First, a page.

Blog Management – How to Work Interviews Into Your Blog

Being a subset of journalism, it is no surprise that blogging shares many traits with its parent. In particular, blogging strongly resembles the feature or editorials pages of many newspapers. Not beholden to quite the same rules of timeliness or AP style guidelines as the news sections, these sections focus on matters of personal interest to the writer, or on a specific topic of particular relevance or human interest.

So, given that blogging tends to be derived from these sections, it is reasonable to look into the tactics that bring traditional journalists such success in their writing and to borrow the best ideas from them. In particular, many bloggers have discovered the value of including interviews in their publications.

An interview is fairly straightforward: a conversation between the blogger and another party, generally about a topic of mutual interest to the blogger, the subject and the readers. Some interviews are scripted, some are more extemporaneous, but at their heart they all have the mission of illuminating the thoughts of the interviewee to the audience of the publication in order to shed some extra light on the subject being discussed.

When covering a fight event such as boxing for your blog, you have to plan ahead to do a good review. The first thing you need to do is find out who is on the card. If you are not interested in writing about the fighters and you do not believe there is a following for them, then do not cover the event. Call up the promoter or check out the website and determine if the fighters are worth covering. This will save you a lot of time when you are report local news in DC.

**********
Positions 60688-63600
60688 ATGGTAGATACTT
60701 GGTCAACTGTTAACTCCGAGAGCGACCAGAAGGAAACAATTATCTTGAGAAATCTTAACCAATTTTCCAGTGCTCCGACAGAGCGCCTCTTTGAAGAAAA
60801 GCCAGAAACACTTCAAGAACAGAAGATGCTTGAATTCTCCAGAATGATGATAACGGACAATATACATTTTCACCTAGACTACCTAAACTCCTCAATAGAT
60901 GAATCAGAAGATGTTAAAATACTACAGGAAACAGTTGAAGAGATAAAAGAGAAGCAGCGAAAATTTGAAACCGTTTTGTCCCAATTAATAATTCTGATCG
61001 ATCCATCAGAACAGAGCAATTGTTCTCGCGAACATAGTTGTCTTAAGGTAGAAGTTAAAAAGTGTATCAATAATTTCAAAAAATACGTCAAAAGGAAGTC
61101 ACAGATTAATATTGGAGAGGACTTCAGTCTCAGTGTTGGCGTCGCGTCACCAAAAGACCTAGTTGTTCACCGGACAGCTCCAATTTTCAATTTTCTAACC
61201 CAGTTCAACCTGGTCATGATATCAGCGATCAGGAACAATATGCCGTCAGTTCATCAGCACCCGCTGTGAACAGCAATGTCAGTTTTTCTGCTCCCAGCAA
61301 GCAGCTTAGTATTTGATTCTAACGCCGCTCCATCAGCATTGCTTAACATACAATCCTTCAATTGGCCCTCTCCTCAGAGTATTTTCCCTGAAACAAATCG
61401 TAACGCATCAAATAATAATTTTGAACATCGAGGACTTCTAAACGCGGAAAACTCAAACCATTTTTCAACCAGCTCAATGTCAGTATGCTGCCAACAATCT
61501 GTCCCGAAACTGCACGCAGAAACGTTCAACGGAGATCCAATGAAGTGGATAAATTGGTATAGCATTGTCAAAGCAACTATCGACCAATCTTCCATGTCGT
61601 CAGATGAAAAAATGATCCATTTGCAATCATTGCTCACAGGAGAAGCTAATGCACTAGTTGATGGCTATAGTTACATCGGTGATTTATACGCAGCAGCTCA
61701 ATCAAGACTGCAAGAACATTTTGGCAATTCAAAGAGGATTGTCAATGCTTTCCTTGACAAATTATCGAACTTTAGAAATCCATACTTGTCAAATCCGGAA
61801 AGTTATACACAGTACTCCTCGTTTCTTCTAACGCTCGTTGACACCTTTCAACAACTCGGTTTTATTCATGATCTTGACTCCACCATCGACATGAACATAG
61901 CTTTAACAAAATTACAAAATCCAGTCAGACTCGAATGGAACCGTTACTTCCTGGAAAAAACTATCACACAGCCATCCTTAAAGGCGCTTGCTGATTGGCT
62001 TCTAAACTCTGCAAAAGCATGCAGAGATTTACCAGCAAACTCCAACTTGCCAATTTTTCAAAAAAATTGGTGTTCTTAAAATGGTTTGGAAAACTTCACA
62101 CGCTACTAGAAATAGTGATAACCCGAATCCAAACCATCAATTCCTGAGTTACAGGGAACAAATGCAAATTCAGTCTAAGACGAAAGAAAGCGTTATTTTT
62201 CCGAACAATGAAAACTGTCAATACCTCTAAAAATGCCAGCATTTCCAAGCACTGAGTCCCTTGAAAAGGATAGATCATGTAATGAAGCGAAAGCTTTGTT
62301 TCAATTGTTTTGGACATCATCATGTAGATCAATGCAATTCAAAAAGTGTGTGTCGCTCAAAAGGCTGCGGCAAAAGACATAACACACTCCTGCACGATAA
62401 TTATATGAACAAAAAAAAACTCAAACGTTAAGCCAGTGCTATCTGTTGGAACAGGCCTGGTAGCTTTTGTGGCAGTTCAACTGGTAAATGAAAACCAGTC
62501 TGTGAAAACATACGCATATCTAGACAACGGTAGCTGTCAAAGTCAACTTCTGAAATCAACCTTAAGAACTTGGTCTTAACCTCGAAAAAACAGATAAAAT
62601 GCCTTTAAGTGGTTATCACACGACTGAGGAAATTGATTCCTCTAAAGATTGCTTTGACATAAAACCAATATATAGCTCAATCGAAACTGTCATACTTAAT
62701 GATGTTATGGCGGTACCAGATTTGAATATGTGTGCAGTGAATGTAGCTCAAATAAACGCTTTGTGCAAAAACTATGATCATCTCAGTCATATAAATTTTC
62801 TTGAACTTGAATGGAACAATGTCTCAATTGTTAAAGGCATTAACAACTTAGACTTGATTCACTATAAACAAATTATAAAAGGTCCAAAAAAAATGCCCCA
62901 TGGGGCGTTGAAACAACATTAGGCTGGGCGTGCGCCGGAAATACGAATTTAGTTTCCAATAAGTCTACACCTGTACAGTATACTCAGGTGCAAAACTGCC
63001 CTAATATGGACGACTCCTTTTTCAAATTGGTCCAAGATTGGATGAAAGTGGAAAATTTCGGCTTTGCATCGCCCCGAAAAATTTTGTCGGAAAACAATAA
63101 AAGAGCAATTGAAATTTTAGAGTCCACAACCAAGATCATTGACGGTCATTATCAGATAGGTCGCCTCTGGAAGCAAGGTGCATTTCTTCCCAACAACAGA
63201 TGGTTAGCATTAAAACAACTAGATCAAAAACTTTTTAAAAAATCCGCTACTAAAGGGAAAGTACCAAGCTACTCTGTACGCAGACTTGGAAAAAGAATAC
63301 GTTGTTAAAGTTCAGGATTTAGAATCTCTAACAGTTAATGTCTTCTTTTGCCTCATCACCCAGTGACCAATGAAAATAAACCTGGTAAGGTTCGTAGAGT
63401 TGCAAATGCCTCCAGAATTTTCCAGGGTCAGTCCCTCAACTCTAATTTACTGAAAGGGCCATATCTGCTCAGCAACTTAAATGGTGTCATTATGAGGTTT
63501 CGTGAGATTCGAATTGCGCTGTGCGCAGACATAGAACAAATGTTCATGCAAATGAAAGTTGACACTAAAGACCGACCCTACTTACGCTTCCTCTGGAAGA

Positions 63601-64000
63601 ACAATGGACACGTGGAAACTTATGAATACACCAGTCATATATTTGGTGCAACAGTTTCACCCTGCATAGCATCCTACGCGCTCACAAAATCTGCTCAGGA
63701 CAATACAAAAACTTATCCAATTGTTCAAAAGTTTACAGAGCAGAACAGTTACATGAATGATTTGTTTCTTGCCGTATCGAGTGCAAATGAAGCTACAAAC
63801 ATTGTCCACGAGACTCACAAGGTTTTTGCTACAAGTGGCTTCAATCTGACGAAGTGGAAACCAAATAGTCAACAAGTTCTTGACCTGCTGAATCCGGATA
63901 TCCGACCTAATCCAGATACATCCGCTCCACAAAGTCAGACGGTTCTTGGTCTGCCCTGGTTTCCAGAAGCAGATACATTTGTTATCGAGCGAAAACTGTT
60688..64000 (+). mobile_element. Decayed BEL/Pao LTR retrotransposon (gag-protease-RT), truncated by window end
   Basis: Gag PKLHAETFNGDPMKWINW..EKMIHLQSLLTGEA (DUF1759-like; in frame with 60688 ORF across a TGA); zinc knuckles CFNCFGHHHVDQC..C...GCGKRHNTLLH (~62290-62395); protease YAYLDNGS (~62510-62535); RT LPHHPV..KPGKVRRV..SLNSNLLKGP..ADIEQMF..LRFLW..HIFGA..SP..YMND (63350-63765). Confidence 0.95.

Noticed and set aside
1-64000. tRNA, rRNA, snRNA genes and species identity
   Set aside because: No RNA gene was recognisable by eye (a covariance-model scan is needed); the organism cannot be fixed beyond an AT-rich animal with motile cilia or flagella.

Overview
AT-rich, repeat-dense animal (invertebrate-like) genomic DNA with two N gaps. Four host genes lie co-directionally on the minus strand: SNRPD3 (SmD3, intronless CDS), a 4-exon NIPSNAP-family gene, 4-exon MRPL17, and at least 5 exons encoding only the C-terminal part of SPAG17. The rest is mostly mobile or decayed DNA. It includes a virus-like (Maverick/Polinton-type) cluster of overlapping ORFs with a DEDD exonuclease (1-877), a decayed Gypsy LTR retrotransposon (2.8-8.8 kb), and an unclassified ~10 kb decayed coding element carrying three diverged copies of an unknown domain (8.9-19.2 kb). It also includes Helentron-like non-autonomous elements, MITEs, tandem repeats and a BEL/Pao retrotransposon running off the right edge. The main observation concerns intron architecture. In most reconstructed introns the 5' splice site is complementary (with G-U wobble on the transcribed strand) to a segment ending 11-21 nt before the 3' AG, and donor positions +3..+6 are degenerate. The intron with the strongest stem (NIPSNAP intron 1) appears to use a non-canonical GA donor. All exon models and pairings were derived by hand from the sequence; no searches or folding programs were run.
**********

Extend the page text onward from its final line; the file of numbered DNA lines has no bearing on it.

After confirming who is fighting, get a press pass from the promoter. They will probably add you to a list and you can pick up your press pass at the event. At amateur events, sometimes they won’t designate a press area so you have to find a seat early and stay there. Print out a sign that they “RESERVED FOR PRESS” and put it there when you leave. This will help reserve your spot and will improve the amount of information you get. I do this many times when I report local news in DC.

The next thing you need to do is go to the venue. Check out the lights and see where the best spot is to take pictures. If there are windows or you are too far then you will have to improvise. Sometimes you have to shoot through the fence of a cage so it will definitely limit the amount of shots you can get. When I report local news in DC I have had to shoot through the fence many times.

When you are about to go to the event, make sure you bring the list of fighters with you. Sometimes the events don’t have any programs and you do not know who is fighting. Bring the information and check the fighters’ names as they are called for each bout. Often times there will be last minute replacements and this will result in inaccurate news when you report local news in DC.

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